Searching for another XBLA game to work on – and desperately trying to avoid a return to Texas Hold’em (I haven’t built my patience up yet) – I elected to have another look at Braid, just to see what was required for the Speed Run Achievement. Another playthrough reminded me what a stonkingly great game it is, and a peek at some speed-runs on YouTube yielded some great tips… buggered if I know how I finished the game the first time without them! The Speed Run still looks hard-as-nails, though – and the hidden stars look even harder. Long term project, that.

As mentioned before Christmas, I snaffled Suda51’s “latest”, Flower, Sun and Rain. A re-imagining of the 2001 Playstation 2 Japan-only original, it’s… really odd. Essentially a point-and-click adventure, it’s not so much a game as a Groundhog-Day-esque interactive story – you’re never put in a situation that you can’t get out of, so there’s no sense of danger. The writing is fantastic, displaying the darkness of Killer7, the humour of No More Heroes – and there’s plenty of puzzles and collectibles to keep the OC in me happy. Mind you, I’ve already resorted to GameFAQs once – but I felt dirty doing it, especially when I realised that I’d passed over the solution because I didn’t want to think through it, didn’t want to put the effort in. Lesson learned – and the internet will be ignored for the remainder.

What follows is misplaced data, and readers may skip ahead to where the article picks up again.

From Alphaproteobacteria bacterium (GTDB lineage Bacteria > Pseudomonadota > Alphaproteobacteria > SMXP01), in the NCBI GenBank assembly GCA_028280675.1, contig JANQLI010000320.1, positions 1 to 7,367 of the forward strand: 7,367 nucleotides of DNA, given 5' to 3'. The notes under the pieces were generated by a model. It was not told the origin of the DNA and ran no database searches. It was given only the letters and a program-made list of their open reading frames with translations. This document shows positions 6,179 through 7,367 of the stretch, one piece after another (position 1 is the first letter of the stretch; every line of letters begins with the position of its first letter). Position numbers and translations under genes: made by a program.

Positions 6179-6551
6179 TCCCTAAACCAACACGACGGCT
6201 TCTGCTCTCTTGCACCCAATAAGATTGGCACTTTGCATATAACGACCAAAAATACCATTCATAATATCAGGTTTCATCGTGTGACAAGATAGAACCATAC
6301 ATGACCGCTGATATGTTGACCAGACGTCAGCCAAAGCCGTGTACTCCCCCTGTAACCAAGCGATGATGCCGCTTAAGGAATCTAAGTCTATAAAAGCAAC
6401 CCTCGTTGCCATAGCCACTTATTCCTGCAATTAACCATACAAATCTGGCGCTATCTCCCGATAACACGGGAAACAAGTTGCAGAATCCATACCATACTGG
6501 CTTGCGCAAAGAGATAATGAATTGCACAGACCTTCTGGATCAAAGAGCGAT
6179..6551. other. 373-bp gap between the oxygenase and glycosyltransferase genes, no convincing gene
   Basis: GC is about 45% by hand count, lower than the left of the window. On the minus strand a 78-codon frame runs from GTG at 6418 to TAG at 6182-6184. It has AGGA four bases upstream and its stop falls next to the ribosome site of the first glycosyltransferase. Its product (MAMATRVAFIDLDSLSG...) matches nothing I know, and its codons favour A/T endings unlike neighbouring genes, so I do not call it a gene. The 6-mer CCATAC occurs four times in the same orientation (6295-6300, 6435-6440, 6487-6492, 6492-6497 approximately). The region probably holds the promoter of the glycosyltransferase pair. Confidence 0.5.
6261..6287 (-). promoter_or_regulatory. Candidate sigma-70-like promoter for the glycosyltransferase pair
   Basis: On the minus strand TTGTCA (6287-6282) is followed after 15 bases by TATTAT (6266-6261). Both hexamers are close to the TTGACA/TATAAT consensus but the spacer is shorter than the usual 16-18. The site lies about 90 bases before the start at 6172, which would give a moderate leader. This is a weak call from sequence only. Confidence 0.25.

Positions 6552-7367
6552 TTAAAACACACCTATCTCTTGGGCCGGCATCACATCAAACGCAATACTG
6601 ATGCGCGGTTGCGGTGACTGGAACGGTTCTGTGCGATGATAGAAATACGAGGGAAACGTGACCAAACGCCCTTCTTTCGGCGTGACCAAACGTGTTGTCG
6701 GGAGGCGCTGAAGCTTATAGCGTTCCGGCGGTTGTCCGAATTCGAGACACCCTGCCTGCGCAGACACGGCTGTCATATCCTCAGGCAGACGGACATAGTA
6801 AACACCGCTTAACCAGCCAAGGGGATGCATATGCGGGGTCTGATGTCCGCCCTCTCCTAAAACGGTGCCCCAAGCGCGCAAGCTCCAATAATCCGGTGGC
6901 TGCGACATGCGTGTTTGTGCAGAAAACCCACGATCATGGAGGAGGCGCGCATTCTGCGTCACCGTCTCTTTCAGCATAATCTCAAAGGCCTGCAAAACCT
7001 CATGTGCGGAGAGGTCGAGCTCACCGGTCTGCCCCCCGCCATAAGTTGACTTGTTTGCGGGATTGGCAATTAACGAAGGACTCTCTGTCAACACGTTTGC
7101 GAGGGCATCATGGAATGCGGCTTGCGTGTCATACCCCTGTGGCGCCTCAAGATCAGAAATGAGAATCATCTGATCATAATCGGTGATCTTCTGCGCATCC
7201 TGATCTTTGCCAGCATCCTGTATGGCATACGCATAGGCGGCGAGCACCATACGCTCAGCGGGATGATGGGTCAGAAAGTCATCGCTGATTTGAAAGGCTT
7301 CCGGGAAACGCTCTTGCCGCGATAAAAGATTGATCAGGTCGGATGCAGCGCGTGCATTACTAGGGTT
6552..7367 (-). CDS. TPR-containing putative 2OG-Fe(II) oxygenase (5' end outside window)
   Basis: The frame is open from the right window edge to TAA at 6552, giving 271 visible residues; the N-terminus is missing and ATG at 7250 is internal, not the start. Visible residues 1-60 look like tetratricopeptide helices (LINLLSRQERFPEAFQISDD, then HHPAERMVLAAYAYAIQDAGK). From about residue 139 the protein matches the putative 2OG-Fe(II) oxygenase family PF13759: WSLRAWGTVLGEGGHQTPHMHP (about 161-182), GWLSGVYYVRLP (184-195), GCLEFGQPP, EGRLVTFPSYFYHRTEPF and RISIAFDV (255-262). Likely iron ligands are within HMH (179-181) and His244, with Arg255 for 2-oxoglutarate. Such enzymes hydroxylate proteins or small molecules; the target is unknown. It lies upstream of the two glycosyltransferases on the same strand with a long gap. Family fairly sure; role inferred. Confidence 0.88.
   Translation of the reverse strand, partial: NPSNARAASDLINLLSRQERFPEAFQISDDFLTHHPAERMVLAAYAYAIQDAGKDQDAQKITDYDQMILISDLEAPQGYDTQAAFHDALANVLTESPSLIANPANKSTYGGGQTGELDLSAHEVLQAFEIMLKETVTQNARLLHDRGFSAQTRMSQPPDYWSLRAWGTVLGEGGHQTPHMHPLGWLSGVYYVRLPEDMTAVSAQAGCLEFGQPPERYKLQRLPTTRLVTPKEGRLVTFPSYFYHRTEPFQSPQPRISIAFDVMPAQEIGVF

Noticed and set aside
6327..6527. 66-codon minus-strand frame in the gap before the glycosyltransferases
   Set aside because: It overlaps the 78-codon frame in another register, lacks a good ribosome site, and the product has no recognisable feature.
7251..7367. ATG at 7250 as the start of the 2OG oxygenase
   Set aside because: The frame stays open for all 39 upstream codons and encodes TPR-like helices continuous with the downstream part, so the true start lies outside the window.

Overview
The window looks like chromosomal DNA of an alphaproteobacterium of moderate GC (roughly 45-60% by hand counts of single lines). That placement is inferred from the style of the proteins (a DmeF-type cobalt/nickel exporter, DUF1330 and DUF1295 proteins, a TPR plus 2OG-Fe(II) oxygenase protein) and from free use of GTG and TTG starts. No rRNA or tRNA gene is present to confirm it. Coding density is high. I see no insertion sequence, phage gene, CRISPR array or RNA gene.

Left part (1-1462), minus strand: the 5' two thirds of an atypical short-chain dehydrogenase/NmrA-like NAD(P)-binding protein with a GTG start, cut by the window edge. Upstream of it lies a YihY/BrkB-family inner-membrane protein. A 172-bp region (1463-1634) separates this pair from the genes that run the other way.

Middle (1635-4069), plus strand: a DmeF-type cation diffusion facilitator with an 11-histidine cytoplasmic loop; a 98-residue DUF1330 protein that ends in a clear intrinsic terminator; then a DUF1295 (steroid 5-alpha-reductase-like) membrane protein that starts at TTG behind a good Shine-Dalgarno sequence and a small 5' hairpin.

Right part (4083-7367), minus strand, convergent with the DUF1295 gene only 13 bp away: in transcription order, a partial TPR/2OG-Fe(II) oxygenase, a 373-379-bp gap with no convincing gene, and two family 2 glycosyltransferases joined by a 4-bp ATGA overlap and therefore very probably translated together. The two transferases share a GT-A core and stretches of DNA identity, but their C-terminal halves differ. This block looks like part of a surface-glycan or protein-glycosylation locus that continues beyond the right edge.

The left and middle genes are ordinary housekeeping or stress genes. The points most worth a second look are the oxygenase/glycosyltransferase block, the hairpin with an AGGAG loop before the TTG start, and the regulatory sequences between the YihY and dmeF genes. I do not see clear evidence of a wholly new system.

FSR has some really odd production values, though – for a 64MB game, there’s some very expansive videos… and horribly angular 3D models. And the controls are thoughtful in places, and fucking annoying in others: the theatrical approach to puzzle solving (when accessing Catherine, your problem-solving computer pal) is brilliant the first time, but horribly button-mashingly infuriating thereafter.

The last bit of action this week saw me resurrect The Legend of Zelda: Ocarina of Time. I’ve already finished this magnificent game, but I’d started an OC-friendly 100% run aeons ago on the Gamecube (with the Collector’s Edition disc that included Zelda, Zelda II, Ocarina, and Majora’s Mask). It’s mostly complete, except for a couple of collectibles – the most galling of which is the Biggest Quiver.

Remember how to get that?

Gerudo Fortress, archery on horseback.


Now, I’ve heard that this was quite doable on the N64, but the sensitivity of the analogue stick on the Gamecube port is insane. Regardless – as an OC Gamer, it’s something I need to complete, so I fired up my old save and gave it another bash. Another 36 bashes, actually. I scored 1080 points of the 1500 required once, but that’s cold comfort – this is going to be a prickly assignment.

Only a few days left before the end of the year, and the inevitable year-in-review post. I’d better get writing… :}